German politics ran just as hot. The industrial working class was expanding fast, as was an educated middle class, but the constitution denied them genuine political representation. At federal level, every male citizen was entitled to vote for members of the parliamentary lower house, the Reichstag, but its only real function was to approve measures enacted by the upper house, the Bundesrat. That was elected by partial suffrage and populated by conservative aristocratic, military and business interests, as were most of the regional parliaments that ran the internal affairs of individual states.

Atop this pyramid of yes-men and natural supporters, the Kaiser appointed his ministers and ruled with no real need for concessions to a plethora of political parties that reflected stresses all through the system. Regional differences were important political issues, as were tensions between Protestants and Germany’s large Catholic minority, but the fault line that threatened a political earthquake in Germany was the country’s ever-widening socioeconomic divide.

The regime received qualified support from conservative and liberal parties in the Reichstag but had a real problem with the rapid rise of socialism. Most parliamentary socialists belonged to the relatively moderate Social Democratic Party (SDP), which sought gradual reform but was seen by all shades of conservative opinion as a pack of rabid revolutionaries. Once the 1912 election returned the SDP as the largest single party in the hitherto acquiescent Reichstag, some kind of constitutional crisis seemed inevitable to all sides.

German street politics were even more polarized. Few German employers recognised unions, but strikes had become a major issue by 1914, many of them focused on demands for an eight-hour working day. Socialist community organisations had sprung up all across the industrial landscape, and printed attacks on the regime proliferated in an atmosphere relatively free from media censorship. Every left-wing pressure group, however radical, had its right-wing counterpart, often in the form of ‘patriotic’ Leagues sponsored by conservative interests. Most called for military expansion and a more aggressive foreign policy but some, like the anti-feminist German Women’s League, existed primarily to oppose perceived radicalism.

Faced with rampant economic growth and sitting on a political pressure cooker, Germany’s ruling elites expected revolution at any time during the first decade of the twentieth century. Terrified of reform, on the grounds it would unleash the revolutionary agents of their own destruction, they tried to release the pressure with a policy, personally led by the Kaiser and known as Weltpolitik, aimed at making Germany a world power.

Broadly, Weltpolitik sought to establish a pan-German state, win colonial markets, secure economic domination of continental Europe and build up armed forces. It was supposed to culminate in a short, decisive war against France and Russia, as detailed very precisely in the Army’s Schleiffen Plan. So far, so militarist and expansionist, but by 1914 Weltpolitik lay in ruins.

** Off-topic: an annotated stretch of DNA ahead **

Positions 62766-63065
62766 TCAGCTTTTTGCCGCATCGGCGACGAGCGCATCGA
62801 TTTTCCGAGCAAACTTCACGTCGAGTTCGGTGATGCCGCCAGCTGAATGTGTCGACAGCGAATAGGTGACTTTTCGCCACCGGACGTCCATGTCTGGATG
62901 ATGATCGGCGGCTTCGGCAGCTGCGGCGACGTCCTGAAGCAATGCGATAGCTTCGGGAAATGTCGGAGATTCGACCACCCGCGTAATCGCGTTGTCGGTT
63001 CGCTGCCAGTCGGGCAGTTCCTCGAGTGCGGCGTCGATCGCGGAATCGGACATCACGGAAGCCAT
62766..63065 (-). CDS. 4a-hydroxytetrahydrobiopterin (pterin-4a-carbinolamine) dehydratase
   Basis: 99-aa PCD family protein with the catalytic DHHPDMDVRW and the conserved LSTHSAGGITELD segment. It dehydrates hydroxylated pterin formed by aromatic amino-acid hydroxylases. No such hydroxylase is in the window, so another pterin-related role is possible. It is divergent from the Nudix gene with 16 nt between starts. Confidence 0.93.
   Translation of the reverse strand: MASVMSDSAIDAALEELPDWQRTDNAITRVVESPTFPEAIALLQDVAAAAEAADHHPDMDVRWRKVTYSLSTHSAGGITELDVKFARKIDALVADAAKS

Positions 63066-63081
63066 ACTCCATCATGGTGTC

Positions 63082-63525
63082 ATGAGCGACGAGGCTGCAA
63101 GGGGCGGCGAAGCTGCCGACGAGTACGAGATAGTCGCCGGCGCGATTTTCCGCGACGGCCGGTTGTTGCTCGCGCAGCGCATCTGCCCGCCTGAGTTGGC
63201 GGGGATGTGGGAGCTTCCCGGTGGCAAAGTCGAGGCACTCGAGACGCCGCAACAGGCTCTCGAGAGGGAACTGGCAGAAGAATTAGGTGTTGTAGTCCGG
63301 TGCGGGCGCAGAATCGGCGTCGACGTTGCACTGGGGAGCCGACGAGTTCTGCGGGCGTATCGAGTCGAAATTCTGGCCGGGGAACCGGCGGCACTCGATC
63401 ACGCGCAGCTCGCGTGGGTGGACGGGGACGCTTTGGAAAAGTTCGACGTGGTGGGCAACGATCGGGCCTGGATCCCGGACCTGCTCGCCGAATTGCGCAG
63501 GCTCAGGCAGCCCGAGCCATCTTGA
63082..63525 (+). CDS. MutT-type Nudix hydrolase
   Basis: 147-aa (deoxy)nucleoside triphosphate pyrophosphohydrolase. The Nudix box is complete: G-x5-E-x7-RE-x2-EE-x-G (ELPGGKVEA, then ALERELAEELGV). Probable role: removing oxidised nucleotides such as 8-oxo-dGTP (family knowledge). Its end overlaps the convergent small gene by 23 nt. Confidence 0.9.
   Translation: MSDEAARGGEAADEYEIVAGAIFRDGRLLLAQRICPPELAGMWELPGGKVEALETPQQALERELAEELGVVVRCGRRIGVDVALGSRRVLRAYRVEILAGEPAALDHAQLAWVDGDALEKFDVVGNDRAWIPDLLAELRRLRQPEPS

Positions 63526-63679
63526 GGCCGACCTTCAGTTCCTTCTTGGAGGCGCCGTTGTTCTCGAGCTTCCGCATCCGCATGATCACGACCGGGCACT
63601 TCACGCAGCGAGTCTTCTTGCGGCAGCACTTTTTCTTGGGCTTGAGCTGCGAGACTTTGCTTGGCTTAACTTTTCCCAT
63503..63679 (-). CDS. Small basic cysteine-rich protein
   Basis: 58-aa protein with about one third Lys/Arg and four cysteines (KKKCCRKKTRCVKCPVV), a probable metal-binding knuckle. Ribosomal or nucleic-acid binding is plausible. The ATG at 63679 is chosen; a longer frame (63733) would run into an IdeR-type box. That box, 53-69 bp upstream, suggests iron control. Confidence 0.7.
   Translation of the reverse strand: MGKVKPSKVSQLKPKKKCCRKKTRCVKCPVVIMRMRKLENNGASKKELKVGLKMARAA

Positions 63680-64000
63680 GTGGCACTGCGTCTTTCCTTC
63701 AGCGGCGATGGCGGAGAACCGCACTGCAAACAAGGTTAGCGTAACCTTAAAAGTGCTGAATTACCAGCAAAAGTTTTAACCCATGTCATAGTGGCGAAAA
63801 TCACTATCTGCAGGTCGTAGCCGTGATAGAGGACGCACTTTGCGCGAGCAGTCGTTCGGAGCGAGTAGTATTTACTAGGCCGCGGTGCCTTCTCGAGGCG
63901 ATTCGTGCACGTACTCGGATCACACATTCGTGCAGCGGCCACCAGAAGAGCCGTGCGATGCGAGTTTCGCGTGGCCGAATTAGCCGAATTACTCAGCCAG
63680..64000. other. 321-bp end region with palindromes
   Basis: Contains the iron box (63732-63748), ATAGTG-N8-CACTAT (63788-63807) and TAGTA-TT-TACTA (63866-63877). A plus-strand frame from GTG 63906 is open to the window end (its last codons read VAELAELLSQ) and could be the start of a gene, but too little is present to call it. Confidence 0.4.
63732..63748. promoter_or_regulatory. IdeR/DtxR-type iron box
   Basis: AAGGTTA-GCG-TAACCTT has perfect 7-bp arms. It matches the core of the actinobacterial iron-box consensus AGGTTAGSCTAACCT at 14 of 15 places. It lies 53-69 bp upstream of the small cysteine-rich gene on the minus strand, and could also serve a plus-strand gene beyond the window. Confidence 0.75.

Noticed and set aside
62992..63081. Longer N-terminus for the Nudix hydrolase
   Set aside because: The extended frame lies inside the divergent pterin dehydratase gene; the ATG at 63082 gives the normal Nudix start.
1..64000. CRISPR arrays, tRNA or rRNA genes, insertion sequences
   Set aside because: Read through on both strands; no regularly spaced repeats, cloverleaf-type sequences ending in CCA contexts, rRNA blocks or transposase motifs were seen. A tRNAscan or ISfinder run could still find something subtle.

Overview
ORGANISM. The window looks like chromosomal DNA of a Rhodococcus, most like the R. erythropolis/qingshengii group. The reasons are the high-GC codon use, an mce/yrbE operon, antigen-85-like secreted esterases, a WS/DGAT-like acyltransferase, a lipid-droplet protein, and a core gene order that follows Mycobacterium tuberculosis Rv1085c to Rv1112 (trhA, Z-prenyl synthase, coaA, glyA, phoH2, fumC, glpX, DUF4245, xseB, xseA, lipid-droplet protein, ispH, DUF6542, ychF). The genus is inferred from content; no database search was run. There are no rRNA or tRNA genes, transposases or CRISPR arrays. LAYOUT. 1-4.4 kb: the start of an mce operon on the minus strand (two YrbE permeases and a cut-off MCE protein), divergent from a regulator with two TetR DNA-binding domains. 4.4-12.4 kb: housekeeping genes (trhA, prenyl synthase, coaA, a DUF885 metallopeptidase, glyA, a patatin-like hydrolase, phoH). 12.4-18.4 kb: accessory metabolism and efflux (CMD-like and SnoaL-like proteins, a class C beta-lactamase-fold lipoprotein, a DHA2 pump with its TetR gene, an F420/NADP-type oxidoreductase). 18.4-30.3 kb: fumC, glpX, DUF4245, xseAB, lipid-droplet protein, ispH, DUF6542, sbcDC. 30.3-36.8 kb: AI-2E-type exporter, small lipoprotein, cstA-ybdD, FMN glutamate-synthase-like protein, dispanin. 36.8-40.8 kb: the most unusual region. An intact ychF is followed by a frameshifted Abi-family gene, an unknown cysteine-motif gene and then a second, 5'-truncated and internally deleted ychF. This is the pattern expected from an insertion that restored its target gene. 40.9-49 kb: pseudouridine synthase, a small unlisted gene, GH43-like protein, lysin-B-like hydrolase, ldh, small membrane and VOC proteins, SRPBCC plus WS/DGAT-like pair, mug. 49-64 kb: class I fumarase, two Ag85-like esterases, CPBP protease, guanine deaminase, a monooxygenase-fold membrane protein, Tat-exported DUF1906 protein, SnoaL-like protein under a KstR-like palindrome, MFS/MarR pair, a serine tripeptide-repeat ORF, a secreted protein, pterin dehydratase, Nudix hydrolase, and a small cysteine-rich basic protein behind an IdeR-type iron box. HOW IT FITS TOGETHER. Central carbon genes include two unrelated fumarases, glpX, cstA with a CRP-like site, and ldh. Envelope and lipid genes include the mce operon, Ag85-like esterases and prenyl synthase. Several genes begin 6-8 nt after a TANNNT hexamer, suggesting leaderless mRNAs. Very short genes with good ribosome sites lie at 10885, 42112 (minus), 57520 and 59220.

Attempts to secure overseas possessions had achieved little, but had helped provoke France and Britain into an arms race that threatened German military superiority, while tax battles fought in Berlin to pay for German arms expansion, especially its new navy, had brought political tensions at home close to the boil. With every day that passed the enemy abroad became stronger and the enemy within more likely to explode into revolution.

By 1914 siege mentality had taken a firm grip on the administration. The Schlieffen Plan for a rapid attack on France through Belgium still beckoned as a solution to all its problems, but had to be implemented sooner rather than later or everything would be lost. In that context the Balkan crisis of 1914 and an appeal for help from Germany’s main ally, Austria-Hungary, looked  to political and military planners in Berlin like a last shot at salvation.

Once the opportunity had been seized and the world’s most efficient military machine set in motion, Germany’s internal problems evaporated in a blaze of national unity. At that point German civil and military authorities, astonished by the speed and depth of the change, had every right to consider the War an instant success, and to hope that the new patriotism would endure into peacetime. After all, even if the Army failed to deliver its rapid knockout blow, economic arguments insisted that the conflict couldn’t possibly last for more than nine months.

History knows better, and so does heritage. But where history tries to see the past from the perspective of its participants, heritage seems happy to describe it in terms of modern stereotypes. The Kaiser’s Germany, aggressive and unafraid?  That’s poppycock.